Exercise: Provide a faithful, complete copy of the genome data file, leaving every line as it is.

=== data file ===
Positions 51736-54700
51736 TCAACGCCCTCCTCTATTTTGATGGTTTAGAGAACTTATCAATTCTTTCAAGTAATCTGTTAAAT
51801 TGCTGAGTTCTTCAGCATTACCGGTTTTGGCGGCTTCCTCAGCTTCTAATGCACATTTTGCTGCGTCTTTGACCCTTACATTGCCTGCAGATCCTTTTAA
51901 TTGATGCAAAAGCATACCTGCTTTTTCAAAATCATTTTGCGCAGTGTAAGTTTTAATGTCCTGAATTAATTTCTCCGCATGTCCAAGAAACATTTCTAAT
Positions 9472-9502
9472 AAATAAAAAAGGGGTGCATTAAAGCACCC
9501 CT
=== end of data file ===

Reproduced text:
Positions 51736-54700
51736 TCAACGCCCTCCTCTATTTTGATGGTTTAGAGAACTTATCAATTCTTTCAAGTAATCTGTTAAAT
51801 TGCTGAGTTCTTCAGCATTACCGGTTTTGGCGGCTTCCTCAGCTTCTAATGCACATTTTGCTGCGTCTTTGACCCTTACATTGCCTGCAGATCCTTTTAA
51901 TTGATGCAAAAGCATACCTGCTTTTTCAAAATCATTTTGCGCAGTGTAAGTTTTAATGTCCTGAATTAATTTCTCCGCATGTCCAAGAAACATTTCTAAT
Positions 9472-9502
9472 AAATAAAAAAGGGGTGCATTAAAGCACCC
9501 CT